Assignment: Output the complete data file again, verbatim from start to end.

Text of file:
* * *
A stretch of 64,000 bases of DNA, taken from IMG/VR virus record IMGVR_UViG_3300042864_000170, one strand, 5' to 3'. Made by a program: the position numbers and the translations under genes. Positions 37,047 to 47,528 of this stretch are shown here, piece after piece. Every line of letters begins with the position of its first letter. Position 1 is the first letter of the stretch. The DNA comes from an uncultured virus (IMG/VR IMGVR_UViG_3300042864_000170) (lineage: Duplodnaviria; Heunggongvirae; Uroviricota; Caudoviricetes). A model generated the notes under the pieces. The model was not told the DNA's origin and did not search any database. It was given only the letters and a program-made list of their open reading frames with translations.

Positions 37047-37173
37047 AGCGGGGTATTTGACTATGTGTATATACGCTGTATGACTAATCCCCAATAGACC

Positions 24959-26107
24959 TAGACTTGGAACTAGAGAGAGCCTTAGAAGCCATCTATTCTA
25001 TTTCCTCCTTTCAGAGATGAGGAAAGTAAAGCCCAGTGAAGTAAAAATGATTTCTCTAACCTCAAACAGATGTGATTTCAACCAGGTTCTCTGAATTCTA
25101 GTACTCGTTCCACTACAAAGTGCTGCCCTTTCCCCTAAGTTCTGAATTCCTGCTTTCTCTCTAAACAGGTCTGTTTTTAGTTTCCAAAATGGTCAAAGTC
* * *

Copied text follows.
A stretch of 64,000 bases of DNA, taken from IMG/VR virus record IMGVR_UViG_3300042864_000170, one strand, 5' to 3'. Made by a program: the position numbers and the translations under genes. Positions 37,047 to 47,528 of this stretch are shown here, piece after piece. Every line of letters begins with the position of its first letter. Position 1 is the first letter of the stretch. The DNA comes from an uncultured virus (IMG/VR IMGVR_UViG_3300042864_000170) (lineage: Duplodnaviria; Heunggongvirae; Uroviricota; Caudoviricetes). A model generated the notes under the pieces. The model was not told the DNA's origin and did not search any database. It was given only the letters and a program-made list of their open reading frames with translations.

Positions 37047-37173
37047 AGCGGGGTATTTGACTATGTGTATATACGCTGTATGACTAATCCCCAATAGACC

Positions 24959-26107
24959 TAGACTTGGAACTAGAGAGAGCCTTAGAAGCCATCTATTCTA
25001 TTTCCTCCTTTCAGAGATGAGGAAAGTAAAGCCCAGTGAAGTAAAAATGATTTCTCTAACCTCAAACAGATGTGATTTCAACCAGGTTCTCTGAATTCTA
25101 GTACTCGTTCCACTACAAAGTGCTGCCCTTTCCCCTAAGTTCTGAATTCCTGCTTTCTCTCTAAACAGGTCTGTTTTTAGTTTCCAAAATGGTCAAAGTC